Embodying the story of the artist that can't afford San Francisco but finds refuge in Oakland, owners of Market Street's Flax Art & Design have announced that the business will move to downtown Oakland and will reopen in February.
Flax's iconic San Francisco building, as you most certainly remember, is set to be torn down to make way for a nine-story, 160-unit condo development.
The art supply company has been family owned since it opened in 1938, notes San Francisco Magazine, moving into its current location 37 years ago. The CEO, Howard Flax, told the magazine that his brother and he searched for a new location in San Francisco for the past two years — opening a small Fort Mason outpost in the process — but ultimately were unable to find a spot in the city that was both the appropriate size and appropriately zoned.
Howard Flax expounded up the difficulty to the Chronicle, noting that even the backing of Supervisors Malia Cohen and Jane Kim wasn't enough to make it happen.
“We exhausted every possibility we could in San Francisco but it didn’t work out,” he explained. “Everybody in the city wanted us to stay."
The paper notes that the city of Oakland gave Flax $99,000 to do interior renovations on their new location, a former auto shop/indoor soccer facility at 1501 Martin Luther King Way, and even provided the building owner with funds for exterior work.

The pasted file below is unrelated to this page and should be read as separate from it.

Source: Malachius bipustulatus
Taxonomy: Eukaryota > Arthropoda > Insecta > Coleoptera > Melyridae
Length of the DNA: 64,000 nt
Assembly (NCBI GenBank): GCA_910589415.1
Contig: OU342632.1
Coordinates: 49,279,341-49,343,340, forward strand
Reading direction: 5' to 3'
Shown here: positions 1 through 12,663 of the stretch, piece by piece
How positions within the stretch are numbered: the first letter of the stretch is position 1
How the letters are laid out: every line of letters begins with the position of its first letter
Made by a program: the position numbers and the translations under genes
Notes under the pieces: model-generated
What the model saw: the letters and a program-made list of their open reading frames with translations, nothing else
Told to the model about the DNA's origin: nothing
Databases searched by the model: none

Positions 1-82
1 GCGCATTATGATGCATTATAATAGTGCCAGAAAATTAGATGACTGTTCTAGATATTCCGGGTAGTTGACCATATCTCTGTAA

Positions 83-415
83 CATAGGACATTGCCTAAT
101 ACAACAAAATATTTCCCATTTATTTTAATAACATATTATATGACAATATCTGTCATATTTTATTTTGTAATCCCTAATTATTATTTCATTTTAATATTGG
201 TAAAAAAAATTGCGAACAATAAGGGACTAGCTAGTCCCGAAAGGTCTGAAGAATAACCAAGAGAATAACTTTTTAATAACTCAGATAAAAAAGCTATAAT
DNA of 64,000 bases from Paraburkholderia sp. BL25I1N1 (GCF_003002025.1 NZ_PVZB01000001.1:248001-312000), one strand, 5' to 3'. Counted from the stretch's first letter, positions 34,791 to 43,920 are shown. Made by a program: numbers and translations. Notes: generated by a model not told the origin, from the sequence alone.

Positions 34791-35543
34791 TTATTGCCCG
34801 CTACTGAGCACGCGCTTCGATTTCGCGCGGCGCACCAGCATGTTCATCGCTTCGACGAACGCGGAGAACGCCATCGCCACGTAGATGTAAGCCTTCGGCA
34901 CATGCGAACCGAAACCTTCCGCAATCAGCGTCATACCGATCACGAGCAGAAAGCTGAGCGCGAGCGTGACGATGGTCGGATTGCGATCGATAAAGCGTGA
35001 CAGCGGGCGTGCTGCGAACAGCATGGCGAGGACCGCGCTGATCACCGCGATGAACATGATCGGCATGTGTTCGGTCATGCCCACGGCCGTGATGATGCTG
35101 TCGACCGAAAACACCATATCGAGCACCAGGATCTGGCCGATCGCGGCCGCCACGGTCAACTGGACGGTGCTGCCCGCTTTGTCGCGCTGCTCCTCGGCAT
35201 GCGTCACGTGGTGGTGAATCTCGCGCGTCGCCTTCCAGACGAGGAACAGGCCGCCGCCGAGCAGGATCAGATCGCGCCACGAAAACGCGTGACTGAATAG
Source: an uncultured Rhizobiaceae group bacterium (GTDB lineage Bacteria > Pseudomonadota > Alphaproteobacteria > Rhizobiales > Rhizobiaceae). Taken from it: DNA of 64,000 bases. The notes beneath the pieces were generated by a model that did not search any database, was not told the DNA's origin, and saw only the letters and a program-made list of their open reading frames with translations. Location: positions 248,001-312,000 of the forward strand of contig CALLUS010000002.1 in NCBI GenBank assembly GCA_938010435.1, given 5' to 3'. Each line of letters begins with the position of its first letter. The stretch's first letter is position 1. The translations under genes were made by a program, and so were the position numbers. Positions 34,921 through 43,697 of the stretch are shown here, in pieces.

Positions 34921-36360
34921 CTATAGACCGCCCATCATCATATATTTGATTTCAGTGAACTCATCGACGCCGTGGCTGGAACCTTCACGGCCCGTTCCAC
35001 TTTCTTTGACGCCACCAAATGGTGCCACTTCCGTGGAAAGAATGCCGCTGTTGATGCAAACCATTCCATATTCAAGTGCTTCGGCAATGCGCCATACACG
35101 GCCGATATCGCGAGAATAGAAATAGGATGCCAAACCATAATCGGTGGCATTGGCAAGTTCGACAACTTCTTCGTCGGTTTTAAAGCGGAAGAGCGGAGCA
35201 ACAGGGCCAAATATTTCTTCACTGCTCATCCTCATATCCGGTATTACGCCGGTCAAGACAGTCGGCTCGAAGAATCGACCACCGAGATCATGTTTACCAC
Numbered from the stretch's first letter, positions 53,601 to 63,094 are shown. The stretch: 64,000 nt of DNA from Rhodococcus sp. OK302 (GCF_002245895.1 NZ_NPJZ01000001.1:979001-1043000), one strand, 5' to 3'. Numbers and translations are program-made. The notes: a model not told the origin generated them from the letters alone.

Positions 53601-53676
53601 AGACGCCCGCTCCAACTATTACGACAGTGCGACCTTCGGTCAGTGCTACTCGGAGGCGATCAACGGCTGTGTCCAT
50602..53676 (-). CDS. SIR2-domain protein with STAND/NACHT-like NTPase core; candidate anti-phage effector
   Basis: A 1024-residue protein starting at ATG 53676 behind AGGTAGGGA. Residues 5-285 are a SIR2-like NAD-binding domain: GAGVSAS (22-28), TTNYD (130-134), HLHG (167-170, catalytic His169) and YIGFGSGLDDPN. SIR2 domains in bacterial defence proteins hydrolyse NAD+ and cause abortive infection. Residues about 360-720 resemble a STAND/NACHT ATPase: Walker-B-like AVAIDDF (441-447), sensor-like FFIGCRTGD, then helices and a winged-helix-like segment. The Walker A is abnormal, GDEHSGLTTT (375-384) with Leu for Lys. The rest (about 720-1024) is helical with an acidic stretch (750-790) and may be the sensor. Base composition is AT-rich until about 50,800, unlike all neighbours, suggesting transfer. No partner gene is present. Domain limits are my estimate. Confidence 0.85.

The 14,500 square foot building impressed Howard and his brother, Craig Flax, with Howard telling the Chronicle that "[the] Martin Luther King building had more of a wow factor than our current building on Market Street.”
Unfortunately for the company's employees, not all of them will be celebrating the news, as a decrease in square footage means that Flax will lay off ten to fifteen employees. That crazy/amazing sculpture on the front of the building is getting let go as well, as there are no plans to move it with the company.
As for leaving the city the business has called home for the past 77 years, in conversation with the Chronicle Howard Flax suggested that, in the end, Oakland may be the right spot after all.
“In some respects it’s not unlike when we moved to Market Street 37 years ago,” he mused. “It’s a little pioneering to be moving into that area but we believe it holds a lot of promise.”